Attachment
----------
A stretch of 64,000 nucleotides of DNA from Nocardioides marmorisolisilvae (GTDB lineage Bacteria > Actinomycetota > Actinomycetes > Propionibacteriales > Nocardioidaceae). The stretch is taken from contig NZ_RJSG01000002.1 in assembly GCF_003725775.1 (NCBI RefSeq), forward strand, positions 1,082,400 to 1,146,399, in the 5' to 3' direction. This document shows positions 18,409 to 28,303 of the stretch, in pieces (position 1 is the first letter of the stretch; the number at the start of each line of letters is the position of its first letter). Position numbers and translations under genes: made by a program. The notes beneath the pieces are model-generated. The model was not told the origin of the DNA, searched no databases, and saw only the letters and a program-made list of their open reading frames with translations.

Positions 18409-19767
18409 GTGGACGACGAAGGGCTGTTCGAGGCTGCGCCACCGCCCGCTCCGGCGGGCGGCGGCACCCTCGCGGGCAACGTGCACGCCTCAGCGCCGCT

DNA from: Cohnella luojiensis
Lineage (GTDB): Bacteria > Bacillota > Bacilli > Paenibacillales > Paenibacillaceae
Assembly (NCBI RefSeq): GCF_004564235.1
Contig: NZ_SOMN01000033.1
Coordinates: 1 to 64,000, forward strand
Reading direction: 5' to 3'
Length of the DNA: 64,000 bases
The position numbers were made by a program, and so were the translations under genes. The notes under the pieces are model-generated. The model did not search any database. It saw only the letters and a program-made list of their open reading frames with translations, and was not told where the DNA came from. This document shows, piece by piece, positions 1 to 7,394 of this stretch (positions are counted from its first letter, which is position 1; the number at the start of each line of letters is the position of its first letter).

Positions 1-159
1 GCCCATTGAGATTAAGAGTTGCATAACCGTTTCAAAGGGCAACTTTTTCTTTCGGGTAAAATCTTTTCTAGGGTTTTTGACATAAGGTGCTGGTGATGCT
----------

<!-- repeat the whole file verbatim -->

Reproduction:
A stretch of 64,000 nucleotides of DNA from Nocardioides marmorisolisilvae (GTDB lineage Bacteria > Actinomycetota > Actinomycetes > Propionibacteriales > Nocardioidaceae). The stretch is taken from contig NZ_RJSG01000002.1 in assembly GCF_003725775.1 (NCBI RefSeq), forward strand, positions 1,082,400 to 1,146,399, in the 5' to 3' direction. This document shows positions 18,409 to 28,303 of the stretch, in pieces (position 1 is the first letter of the stretch; the number at the start of each line of letters is the position of its first letter). Position numbers and translations under genes: made by a program. The notes beneath the pieces are model-generated. The model was not told the origin of the DNA, searched no databases, and saw only the letters and a program-made list of their open reading frames with translations.

Positions 18409-19767
18409 GTGGACGACGAAGGGCTGTTCGAGGCTGCGCCACCGCCCGCTCCGGCGGGCGGCGGCACCCTCGCGGGCAACGTGCACGCCTCAGCGCCGCT

DNA from: Cohnella luojiensis
Lineage (GTDB): Bacteria > Bacillota > Bacilli > Paenibacillales > Paenibacillaceae
Assembly (NCBI RefSeq): GCF_004564235.1
Contig: NZ_SOMN01000033.1
Coordinates: 1 to 64,000, forward strand
Reading direction: 5' to 3'
Length of the DNA: 64,000 bases
The position numbers were made by a program, and so were the translations under genes. The notes under the pieces are model-generated. The model did not search any database. It saw only the letters and a program-made list of their open reading frames with translations, and was not told where the DNA came from. This document shows, piece by piece, positions 1 to 7,394 of this stretch (positions are counted from its first letter, which is position 1; the number at the start of each line of letters is the position of its first letter).

Positions 1-159
1 GCCCATTGAGATTAAGAGTTGCATAACCGTTTCAAAGGGCAACTTTTTCTTTCGGGTAAAATCTTTTCTAGGGTTTTTGACATAAGGTGCTGGTGATGCT